Exodus on Epiphany

It has become a tradition of mine to spend the last day or two of my trips to Estonia in Tallinn, the country’s Capital, largest city, and primary tourist destination. I do this to rest and to attempt to reset my body back to Texas time. I also do it to check a few items off my “favorite things about Estonia” list. When it isn’t winter, that list includes walking the Song Festival Grounds and roaming the winding back-alleys of Old Town, When it is winter (as well as when it isn’t), the list also includes coffee and pastries at RØST, a Scandinavian bakery in the Rotermann City district of town, which is where I am writing this.

Though there are fewer tourists to Tallinn in the winter, the removal of outdoor seating brings larger indoor crowds to its famous eateries. Such was the case this morning, as I had to stand and eat my Kaneelisaiake and drink my coffee as I waited for people to get up and leave.

The bakery is full again now and, as best as I can tell, there are Estonians, Russians, assorted indecipherable Scandinavians, and one American from Texas enjoying respite from the cold. Rotermann City is in a district that, in the 19th century, held the crossroads between Narva on the Russian border to the east, Parnu, the Baltic resort town, and my beloved Tartu to the south.

It was as good a place as any to resume my reading of Exodus.

After the plagues and the passover, the Hebrews began their long journey to Canaan, but not before Pharoah changed his mind, once again. “What have we done? We have let the Israelites go and lost their services!” (Ex. 14:5)

The Hebrews also had a change of heart, after they saw Pharaoh’s armies approaching. “They said to Moses, ‘Was it because there were no graves in Egypt that you brought us to the desert to die? What have you done to us by bringing us out of Egypt? Didn’t we say to you in Egypt, “Leave us alone; let us serve the Egyptians”? It would have been better for us to serve the Egyptians than to die in the desert!'” (Ex. 14:11-12)

Regardless of what one knows or believes about Critical Race Theory (both the actual CRT and the boogeyman CRT of Fox News), it is difficult, once you have been exposed to it, to read scripture about enslavement and freedom and in-group/out-group phenomenon (such as the prohibition against uncircumcised foreigners eating the Passover meal), through any other lens than one of power.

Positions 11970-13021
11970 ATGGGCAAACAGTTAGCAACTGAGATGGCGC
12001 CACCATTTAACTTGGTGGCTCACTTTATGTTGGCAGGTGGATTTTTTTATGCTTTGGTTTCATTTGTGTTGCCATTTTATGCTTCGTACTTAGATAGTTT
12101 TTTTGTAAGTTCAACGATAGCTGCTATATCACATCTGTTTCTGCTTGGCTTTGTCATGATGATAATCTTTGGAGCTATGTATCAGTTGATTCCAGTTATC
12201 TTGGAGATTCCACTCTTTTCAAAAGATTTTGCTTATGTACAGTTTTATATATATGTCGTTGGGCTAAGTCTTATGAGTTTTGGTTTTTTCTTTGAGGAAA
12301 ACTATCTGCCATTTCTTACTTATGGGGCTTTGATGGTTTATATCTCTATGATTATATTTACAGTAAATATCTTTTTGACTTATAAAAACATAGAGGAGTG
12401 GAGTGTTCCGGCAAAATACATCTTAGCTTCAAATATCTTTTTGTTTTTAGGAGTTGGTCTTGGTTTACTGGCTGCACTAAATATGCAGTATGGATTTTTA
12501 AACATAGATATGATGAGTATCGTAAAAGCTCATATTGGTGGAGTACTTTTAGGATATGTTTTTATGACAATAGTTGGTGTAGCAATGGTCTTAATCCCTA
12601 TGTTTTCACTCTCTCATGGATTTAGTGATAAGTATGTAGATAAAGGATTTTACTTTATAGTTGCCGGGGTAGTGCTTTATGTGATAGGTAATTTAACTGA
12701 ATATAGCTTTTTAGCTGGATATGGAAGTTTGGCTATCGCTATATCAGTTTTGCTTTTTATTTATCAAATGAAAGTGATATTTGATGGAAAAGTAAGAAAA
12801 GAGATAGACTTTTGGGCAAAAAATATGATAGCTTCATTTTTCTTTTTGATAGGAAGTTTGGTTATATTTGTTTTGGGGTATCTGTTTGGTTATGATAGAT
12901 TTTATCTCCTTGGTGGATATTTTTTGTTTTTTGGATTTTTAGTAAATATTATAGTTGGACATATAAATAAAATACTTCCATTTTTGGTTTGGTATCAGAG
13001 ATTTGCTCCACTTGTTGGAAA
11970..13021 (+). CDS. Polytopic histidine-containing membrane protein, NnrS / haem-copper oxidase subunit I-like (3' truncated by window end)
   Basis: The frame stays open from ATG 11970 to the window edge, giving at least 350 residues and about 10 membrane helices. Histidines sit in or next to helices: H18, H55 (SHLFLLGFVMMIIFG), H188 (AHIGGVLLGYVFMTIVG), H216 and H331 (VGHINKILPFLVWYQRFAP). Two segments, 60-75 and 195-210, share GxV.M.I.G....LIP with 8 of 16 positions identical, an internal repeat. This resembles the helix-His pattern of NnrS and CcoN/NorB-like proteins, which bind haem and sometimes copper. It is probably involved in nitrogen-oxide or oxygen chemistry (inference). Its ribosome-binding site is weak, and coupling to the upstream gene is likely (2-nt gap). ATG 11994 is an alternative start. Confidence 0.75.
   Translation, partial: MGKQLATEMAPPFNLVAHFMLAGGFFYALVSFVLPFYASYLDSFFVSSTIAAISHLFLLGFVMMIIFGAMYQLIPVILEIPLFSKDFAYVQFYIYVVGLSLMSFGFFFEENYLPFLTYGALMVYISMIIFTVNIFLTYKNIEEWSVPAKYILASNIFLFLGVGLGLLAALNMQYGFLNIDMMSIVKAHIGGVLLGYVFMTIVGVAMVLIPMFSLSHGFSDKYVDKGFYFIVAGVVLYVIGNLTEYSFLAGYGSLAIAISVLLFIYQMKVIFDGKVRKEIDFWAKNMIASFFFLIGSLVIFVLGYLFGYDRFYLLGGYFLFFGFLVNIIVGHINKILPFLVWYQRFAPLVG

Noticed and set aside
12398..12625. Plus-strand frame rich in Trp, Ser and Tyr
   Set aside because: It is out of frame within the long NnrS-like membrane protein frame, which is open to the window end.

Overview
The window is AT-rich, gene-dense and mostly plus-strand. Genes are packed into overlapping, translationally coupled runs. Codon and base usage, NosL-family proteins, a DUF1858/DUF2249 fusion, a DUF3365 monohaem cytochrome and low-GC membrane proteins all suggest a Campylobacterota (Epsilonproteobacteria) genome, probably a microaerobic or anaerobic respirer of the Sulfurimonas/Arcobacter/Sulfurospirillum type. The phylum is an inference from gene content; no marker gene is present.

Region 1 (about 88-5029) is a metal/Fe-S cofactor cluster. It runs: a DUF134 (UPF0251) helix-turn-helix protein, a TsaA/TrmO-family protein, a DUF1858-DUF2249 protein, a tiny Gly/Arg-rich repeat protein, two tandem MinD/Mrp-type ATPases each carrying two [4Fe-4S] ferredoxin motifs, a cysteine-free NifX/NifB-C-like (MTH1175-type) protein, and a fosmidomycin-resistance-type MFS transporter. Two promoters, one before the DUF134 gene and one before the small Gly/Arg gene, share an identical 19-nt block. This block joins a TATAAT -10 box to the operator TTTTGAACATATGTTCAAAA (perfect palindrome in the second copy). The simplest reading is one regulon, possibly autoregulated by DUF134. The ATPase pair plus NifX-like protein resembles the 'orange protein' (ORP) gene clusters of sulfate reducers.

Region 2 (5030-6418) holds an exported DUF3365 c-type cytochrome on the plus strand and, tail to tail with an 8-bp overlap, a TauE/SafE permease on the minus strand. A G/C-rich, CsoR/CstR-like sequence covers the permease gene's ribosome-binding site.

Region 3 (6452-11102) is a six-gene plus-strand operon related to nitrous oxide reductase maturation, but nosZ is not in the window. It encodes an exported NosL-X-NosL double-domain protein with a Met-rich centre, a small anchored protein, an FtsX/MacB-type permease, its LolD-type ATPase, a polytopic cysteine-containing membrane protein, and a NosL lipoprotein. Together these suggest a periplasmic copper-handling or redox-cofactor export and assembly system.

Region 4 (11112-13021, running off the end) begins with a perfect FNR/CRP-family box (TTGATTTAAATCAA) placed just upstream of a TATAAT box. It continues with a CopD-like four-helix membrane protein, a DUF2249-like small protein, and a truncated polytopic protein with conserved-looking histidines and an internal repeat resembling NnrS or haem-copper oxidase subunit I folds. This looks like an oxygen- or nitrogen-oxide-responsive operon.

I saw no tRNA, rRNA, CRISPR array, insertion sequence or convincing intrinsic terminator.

It seems human history is one group of people seeking power over another group of people, with certain groups having certain longstanding historical advantages.

Eight hundred miles to my south, Russia is exercising power over Ukraine. “What have we done? We have let them go and lost their services!” If they could, they would seek to do the same thing right here where I am sitting. One day, they may be able. But if it wasn’t Russia, it would be someone else. Estonia has been occupied by all of its neighbors at some point in its history.

I sit and reflect on ways to break out of this power-over-the-weak cycle. Then I look at the date on my watch. January 6: Epiphany. The day of the Three Wise Men from the east. This must be why there was a crowd of people outside Jaani Kirik waiting to be let in to pray on my walk from my hotel to RØST.

On Epiphany, we remember the visit of the Magi from the east to the young Jesus. They brought gifts, but their part of the story also included circumventing the plans of Herod to do violence against the one who threatened his power. Whether they arrived when Jesus was a baby or a young toddler is insignificant. The Epiphany scene included characters with varying degrees of power– some insignificant, some temporal, and one eternal– laying power aside to bring and receive gifts.

I look back and see the baker making any number of delicious pastries. I smell the coffee beans roasting in the back. Gifts of caffein, sugar, butter, flour, and the not-Passover-friendly leaven. I titled this “Exodus on Ephiphany,” because I was reflecting on reading the Exodus story on Ephipany. Perhaps this has further significance, but when I look at the title, I’m reminded that “on” is Estonian for “is.”

Exodus on Epiphany: Exodus is Epiphany.

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